hMSCs (2 × 105) were plated for 24 h and then infected with Δ24-RGD at various multiplicities over 1 h, after which growth medium was added. After infection, the medium was collected and cells were trypsinized and centrifuged. The collected medium was added to the pellet and cells were resuspended. Each sample was subjected to three freeze-thaw cycles to lyse hMSCs. After centrifugation, the titer in supernatant was determined using the Adeno-X RapidTiter kit (Clontech Laboratories).
In vitro efficacy testing
Transwell experiments were done using 0.4 μm pore plates (Corning). hMSCs infected with various MOIs of Δ24-RGD were collected, washed, replated in the upper well at 1 × 104 cells per well, and placed over lower wells containing glioma cells (3 × 104 cells per well). After 7 days, viable glioma cells were counted using an automated hemocytometer.
Male athymic mice (nu/nu; Department of Experimental Radiation Oncology, M. D. Anderson Cancer Center) were manipulated according to the institutional approved protocols and anesthetized using 0.25 mL of 10 mg/mL ketamine and 1 mg/mL xylazine cocktail, i.p.
Intracranial glioma xenograft implantation
Glioma cells were implanted via cranial guide screws as described previously (26). Mice received 5 × 105 (U87) or 1 × 106 (U251-V121) cells via a Hamilton syringe inserted to a depth of 5 mm. Ten mice were implanted simultaneously using a microinfusion syringe pump (0.5 μL/min; Harvard Apparatus) as described previously (11).
Internal carotid artery injection of MSCs
hMSCs were trypsinized, centrifuged (1,500 rpm, 5 min × 3), and resuspended in hMSC medium with 10% fetal bovine serum at 1 × 106 cells per 100 μL. Injection at the right carotid artery was done as described previously (27), except that a 30-gauge needle was used to inject cells.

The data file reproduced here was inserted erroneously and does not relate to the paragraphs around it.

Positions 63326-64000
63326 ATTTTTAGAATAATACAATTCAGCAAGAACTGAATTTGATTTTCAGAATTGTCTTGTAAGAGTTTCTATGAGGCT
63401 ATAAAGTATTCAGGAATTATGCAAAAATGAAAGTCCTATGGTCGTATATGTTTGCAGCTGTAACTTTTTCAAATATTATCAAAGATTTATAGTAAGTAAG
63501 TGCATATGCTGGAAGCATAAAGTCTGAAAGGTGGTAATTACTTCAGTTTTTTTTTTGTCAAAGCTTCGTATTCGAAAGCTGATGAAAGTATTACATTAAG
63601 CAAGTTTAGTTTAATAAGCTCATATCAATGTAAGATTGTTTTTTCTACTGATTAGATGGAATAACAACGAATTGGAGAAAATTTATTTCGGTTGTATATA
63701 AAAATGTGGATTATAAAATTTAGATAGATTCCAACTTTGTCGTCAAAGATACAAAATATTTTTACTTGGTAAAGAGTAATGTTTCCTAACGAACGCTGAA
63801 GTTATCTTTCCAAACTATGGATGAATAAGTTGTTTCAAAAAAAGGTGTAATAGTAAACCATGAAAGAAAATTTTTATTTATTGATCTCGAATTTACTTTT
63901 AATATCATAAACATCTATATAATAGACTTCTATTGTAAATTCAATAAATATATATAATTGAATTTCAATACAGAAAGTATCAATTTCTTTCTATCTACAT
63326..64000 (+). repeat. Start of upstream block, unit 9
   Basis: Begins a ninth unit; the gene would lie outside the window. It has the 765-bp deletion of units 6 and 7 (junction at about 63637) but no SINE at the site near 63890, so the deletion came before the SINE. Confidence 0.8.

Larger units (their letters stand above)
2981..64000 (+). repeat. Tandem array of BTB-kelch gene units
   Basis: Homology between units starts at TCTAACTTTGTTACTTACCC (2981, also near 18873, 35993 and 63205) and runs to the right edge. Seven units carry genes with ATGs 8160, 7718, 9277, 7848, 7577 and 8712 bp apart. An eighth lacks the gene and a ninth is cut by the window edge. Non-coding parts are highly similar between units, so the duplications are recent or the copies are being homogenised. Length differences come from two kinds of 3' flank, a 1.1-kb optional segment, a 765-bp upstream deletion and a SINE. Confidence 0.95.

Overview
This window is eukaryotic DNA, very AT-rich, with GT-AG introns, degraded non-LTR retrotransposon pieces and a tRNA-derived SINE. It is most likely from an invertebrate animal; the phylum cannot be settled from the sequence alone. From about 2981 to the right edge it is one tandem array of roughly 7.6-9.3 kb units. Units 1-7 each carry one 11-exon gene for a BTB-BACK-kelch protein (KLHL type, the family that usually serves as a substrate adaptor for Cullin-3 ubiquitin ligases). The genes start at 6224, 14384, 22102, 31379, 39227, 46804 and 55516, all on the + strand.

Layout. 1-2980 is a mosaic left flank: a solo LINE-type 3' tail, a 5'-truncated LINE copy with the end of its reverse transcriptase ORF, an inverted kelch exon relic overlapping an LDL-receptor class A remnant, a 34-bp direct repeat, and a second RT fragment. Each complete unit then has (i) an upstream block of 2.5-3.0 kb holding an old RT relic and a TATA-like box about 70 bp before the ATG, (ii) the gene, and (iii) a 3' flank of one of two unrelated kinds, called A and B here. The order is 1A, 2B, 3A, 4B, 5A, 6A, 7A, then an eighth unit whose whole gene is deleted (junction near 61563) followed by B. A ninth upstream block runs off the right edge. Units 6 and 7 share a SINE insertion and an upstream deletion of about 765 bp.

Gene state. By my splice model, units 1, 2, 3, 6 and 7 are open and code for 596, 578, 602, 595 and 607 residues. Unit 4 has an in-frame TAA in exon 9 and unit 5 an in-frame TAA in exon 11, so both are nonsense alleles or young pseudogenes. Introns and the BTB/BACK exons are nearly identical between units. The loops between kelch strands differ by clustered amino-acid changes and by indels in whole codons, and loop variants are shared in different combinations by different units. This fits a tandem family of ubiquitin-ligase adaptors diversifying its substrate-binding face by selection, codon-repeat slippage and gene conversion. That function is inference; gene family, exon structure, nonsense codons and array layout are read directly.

Tissue preparation/fixation and immunostaining
Mice were sacrificed by intracardiac perfusion of PBS and 4%paraformaldehyde. Brains were removed, fixed in 10% formalin for 24 h, embedded in paraffin, and cut (5 μm sections). Detection of Δ24-RGD was done using mouse anti-hexon (1:100 dilution; Santa Cruz Biotechnology) and rabbit anti-E1A (1:200 dilution; Santa Cruz Biotechnology) antibodies. GFP-labeled hMSCs were detected with rabbit anti-GFP antibodies (1:200 dilution; Santa Cruz Biotechnology). Immunohistochemistry was done using the ImmPRESS Antibody kit (Vector Laboratories). Immunofluorescence used biotinylated secondary antibodies and fluorescein- or Texas red–conjugated avidin (Vector Laboratories).
Fluorescence in situ hybridization
Hybridization was done using dual-color subcentromeric probes for human X or Y chromosome (Vysis) according to the manufacturer's recommendations.
Mice were imaged with Xenogen IVIS 200 system (Xenogen) after administering 4 mg d-luciferin i.p. Images were collected using exposure times between 0.1 s and 5 min. Bioluminescence imaging were overlaid on grayscale photographic images using Living Image 3.0 software (Xenogen). Data analysis was based on the total photon flux from a standard-sized region of interest.
Cell counts were expressed as mean ± SD. Comparisons were made using two-way ANOVA. Bioluminescence imaging data were analyzed using nonlinear regression based on an exponential growth model and compared using the extra sum-of-squares F test. Survival curves were compared using the log-rank test. Analyses were done using GraphPad Prism 5.01.
Δ24-RGD infection and replication within hMSCs in vitro